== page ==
My mom has someone to talk to. Ryan’s not always the best emotional empathizer (more of an advice-giver :P), and I’m away at school a lot of the time. The thing that I hated most about losing dad was the amount of time that my mom would have to spend alone. I am so excited that she has someone with whom to share her joys and struggles, to go for walks or watch movies. There is so much joy in knowing that even when Ryan and I are not around, my mom is not alone.
My mom has the freedom to be spontaneous. One day, Mom and Andrew came to visit me in Hamilton on a random Friday evening to take me out for supper. Something that would have normally been prefaced by planning and figuring out the perfect time just happened. It was Andrew’s idea, and it was awesome! (Plus also: free food 😉 ).
Ryan and I have the freedom to be kids (or at least young adults) again. All my friends are in the stage of life where they’re moving away from home and getting their own apartments and beginning the transition to adulthood. It just wasn’t a consideration for me. My mom is independent, and she wouldn’t have needed us there to physically take care of her, but there’s no way that Ry and I would leave my mom in a house by herself. But now, doors are opening again. God has been pulling me out of my comfort zone, and I have peace in doing that because I know that someone’s looking out for my Momma. When I was content to do all my teacher placements in Aylmer, God opened a door for me to do a placement in Honduras in the spring. And He’s warming my heart again to the idea of serving Him through missions way outside my small-town comfort zone. I don’t know what the future looks like, but my vision of God’s Kingdom and my role in that is expanding. And I have peace to let my heart explore those bounds because God gave my mom a boyfriend.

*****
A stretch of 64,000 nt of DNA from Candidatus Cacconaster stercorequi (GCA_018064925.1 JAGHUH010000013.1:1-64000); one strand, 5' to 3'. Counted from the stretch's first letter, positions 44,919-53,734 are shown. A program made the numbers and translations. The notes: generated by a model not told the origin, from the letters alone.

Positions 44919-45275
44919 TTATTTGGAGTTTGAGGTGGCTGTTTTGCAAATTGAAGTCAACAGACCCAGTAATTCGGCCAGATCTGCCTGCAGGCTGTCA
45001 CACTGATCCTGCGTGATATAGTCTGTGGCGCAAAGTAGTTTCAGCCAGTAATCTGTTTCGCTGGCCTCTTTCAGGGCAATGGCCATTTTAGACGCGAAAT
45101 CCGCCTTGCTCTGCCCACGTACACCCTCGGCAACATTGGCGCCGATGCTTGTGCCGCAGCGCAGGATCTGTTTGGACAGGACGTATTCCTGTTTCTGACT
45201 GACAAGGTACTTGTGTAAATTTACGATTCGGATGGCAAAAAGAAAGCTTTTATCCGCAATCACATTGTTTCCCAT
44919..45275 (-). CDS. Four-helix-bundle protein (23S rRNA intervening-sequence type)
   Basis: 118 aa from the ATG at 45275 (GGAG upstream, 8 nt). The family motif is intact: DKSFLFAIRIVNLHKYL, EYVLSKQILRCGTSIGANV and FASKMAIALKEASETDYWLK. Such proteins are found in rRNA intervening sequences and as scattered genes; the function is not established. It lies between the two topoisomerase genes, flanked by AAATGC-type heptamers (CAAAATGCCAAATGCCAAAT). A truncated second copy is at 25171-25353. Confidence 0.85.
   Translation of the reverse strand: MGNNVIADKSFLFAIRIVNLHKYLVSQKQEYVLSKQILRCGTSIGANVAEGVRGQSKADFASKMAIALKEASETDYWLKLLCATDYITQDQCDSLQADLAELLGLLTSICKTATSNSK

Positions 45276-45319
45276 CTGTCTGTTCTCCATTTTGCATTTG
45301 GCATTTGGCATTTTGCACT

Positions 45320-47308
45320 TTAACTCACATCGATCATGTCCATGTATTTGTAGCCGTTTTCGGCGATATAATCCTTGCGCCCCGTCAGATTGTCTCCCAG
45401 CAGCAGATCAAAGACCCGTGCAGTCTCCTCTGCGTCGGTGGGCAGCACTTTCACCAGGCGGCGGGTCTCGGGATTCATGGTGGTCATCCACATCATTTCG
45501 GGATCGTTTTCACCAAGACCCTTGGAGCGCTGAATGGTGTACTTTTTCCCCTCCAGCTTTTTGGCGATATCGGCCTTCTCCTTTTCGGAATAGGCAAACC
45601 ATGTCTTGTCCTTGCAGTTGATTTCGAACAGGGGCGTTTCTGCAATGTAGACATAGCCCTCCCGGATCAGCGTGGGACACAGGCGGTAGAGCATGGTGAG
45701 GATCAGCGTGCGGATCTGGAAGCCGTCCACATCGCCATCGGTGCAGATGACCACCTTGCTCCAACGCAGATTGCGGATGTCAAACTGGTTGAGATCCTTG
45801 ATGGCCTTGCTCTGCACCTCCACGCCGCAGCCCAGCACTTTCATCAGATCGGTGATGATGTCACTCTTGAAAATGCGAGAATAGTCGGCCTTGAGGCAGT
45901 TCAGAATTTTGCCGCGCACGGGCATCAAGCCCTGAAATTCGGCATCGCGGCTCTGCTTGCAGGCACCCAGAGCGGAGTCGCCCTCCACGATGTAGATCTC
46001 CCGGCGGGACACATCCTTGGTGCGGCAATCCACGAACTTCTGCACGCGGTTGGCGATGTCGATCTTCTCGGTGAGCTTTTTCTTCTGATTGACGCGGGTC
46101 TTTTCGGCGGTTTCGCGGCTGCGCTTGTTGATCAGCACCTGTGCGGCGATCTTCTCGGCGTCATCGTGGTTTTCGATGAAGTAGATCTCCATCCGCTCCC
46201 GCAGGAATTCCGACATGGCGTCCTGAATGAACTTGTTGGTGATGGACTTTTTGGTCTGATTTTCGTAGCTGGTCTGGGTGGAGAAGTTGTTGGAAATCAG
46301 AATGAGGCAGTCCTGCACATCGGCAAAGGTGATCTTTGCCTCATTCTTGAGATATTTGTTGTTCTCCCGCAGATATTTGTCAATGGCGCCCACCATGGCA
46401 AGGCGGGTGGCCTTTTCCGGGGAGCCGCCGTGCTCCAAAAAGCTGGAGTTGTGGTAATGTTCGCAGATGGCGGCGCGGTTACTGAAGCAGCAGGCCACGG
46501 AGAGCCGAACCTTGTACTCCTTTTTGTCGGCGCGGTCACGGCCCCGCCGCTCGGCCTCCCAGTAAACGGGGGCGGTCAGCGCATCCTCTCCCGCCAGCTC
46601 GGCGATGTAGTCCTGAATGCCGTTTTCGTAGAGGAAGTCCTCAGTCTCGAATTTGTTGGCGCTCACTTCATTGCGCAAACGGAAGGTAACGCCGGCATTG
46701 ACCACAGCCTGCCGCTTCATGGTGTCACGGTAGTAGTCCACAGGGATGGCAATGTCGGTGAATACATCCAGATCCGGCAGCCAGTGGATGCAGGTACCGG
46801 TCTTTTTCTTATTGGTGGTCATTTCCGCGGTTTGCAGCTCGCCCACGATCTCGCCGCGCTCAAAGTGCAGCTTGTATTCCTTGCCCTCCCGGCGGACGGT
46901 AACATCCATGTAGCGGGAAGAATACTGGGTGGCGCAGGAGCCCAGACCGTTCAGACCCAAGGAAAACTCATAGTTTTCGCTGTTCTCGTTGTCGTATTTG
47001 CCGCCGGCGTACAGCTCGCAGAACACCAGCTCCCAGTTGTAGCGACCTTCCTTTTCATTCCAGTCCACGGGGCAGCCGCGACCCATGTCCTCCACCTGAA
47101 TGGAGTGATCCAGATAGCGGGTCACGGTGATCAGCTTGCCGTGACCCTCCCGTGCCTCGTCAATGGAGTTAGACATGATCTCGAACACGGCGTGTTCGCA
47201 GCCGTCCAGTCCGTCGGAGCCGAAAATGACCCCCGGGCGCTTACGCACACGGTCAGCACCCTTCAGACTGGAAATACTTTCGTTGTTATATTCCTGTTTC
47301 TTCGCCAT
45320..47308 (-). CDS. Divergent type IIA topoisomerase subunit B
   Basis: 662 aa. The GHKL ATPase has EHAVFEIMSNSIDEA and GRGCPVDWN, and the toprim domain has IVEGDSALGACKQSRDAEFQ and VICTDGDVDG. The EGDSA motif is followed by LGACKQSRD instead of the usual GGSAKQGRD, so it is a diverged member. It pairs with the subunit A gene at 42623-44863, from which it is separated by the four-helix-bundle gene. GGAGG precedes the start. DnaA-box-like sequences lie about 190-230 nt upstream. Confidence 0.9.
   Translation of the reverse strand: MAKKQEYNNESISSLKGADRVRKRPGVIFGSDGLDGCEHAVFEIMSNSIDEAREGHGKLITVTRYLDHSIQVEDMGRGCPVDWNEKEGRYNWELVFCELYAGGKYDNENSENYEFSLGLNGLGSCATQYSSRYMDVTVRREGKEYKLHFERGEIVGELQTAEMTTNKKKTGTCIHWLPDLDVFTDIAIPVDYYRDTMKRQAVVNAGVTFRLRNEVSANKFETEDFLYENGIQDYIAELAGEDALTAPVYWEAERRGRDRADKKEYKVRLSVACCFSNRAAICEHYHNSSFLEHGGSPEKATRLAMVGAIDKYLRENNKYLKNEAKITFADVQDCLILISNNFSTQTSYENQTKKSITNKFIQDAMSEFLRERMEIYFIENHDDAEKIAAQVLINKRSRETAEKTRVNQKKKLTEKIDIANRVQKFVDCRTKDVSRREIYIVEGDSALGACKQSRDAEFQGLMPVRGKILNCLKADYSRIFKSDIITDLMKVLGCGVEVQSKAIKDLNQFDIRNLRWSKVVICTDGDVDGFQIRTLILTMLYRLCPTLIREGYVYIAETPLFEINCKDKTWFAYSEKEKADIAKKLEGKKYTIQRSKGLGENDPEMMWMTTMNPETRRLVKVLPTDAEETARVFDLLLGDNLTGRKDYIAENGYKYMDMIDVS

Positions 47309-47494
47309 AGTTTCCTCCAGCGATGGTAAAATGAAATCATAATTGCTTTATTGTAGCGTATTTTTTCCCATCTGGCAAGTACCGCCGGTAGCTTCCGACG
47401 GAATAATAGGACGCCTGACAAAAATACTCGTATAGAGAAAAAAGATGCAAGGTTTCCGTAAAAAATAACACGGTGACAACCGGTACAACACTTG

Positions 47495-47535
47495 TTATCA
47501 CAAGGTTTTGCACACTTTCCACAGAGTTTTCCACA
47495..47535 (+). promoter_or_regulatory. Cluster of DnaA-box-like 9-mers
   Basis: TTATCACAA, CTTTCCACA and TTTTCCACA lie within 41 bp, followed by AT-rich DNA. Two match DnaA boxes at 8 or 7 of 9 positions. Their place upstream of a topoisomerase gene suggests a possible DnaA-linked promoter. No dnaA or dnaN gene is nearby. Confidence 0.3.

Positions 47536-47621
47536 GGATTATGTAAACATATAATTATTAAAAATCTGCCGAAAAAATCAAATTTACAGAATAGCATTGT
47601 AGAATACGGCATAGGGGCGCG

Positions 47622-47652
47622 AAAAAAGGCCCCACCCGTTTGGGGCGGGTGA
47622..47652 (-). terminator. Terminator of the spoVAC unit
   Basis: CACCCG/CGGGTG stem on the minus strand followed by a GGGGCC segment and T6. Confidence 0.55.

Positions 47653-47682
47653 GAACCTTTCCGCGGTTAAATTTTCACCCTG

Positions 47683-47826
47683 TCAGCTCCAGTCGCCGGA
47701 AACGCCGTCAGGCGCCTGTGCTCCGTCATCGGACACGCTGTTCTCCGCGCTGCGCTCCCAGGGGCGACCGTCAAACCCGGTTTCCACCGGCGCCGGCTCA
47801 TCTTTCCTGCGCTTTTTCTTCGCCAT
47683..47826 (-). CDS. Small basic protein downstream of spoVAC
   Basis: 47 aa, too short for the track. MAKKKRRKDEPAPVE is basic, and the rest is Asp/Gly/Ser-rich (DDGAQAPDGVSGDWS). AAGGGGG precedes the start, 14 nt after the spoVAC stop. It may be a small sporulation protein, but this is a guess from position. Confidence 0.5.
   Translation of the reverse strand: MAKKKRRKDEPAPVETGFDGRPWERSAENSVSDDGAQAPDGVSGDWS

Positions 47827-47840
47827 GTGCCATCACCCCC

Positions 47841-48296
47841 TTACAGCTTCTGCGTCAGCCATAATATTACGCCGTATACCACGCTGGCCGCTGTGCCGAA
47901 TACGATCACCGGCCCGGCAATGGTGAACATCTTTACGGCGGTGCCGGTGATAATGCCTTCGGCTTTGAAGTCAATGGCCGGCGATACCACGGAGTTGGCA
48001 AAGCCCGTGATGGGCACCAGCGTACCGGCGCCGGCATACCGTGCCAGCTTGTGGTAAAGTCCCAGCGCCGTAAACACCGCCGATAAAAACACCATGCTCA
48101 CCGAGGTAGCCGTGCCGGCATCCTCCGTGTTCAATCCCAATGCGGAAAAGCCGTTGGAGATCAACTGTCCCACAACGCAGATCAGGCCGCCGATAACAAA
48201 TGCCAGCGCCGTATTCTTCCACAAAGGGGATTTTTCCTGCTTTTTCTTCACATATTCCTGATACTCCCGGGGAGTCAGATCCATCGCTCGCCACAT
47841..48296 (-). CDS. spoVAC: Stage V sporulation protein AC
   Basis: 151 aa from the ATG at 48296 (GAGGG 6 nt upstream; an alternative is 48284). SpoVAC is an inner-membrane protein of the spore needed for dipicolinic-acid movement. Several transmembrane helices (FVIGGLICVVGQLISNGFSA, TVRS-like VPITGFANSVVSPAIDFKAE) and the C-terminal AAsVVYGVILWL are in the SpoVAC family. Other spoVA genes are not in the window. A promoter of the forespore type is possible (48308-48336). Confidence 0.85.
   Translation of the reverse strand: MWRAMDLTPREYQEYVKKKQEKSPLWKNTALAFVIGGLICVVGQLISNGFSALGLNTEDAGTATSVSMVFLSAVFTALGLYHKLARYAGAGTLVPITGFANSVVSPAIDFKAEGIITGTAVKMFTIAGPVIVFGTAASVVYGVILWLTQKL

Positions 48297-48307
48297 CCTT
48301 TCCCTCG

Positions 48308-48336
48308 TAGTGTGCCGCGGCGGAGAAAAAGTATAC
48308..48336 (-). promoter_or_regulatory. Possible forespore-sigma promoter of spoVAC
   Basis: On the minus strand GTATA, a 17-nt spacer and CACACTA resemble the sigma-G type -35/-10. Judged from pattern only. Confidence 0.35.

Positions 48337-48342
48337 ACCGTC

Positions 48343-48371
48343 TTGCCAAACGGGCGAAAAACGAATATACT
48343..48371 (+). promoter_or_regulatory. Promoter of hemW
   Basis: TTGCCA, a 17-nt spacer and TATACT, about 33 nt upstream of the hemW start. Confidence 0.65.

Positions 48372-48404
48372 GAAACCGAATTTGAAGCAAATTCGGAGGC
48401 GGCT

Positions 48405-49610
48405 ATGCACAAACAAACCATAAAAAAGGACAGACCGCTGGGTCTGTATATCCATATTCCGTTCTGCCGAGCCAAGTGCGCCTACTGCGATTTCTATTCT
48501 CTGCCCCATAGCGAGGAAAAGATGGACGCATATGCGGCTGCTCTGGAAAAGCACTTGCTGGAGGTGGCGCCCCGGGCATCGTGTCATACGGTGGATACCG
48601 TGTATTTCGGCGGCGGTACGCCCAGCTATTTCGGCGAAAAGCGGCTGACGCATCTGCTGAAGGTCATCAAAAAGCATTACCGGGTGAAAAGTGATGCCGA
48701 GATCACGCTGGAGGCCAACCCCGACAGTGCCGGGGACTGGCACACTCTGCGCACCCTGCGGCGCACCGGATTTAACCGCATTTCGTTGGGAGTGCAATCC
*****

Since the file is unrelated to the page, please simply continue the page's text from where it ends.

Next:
Yeah, it’s different. And since Mom and Andrew are both people in the public eye, and since Satan feeds on gossip, there have been some nasty rumors going around. Some people have been saying that Ryan and I are angry with our mom that she’s dating, and others just want to know every detail about Mom and Andrew’s relationship to fill their own individual curiosity. The only reason I can see for this is that Satan loves to destroy the gifts that God so mercifully gives us.
We would all turn back time if we could, and heck to the yes, I would trade anything to have my dad back. But that’s not how life works. My dad’s life is over. My parents loved each other until death did them part and even longer. And now God has given my mom the amazing new gift of someone to love again.
My friends were all a little unsure how to respond when I first told them about this update. After the life-changing words, “My mom has a boyfriend” would leave my mouth, there would invariably be a pause, and a little whisper from them, asking “Is this a good thing or a bad thing?” When I would tell them that it was a very good thing, each one responded with a mixture of surprised exclamations and excited squeals. Their opinion of the situation was coloured by my opinion because they were sharing in my story. What an amazing picture of community in Christ!
Gossip is so deadly because it plasters your own perspective over other people’s stories. Scripture tells us to mourn with those who mourn and rejoice with those who rejoice. My family is in a time of rejoicing for God’s mercies that are new every morning and His gifts that cannot be squashed by even death itself! Satan tried to destroy my family, but he will NEVER win because my God is so much bigger.
And my mom has a boyfriend. And my family’s story continues. Because God’s logic is not my logic. And that is a very good thing.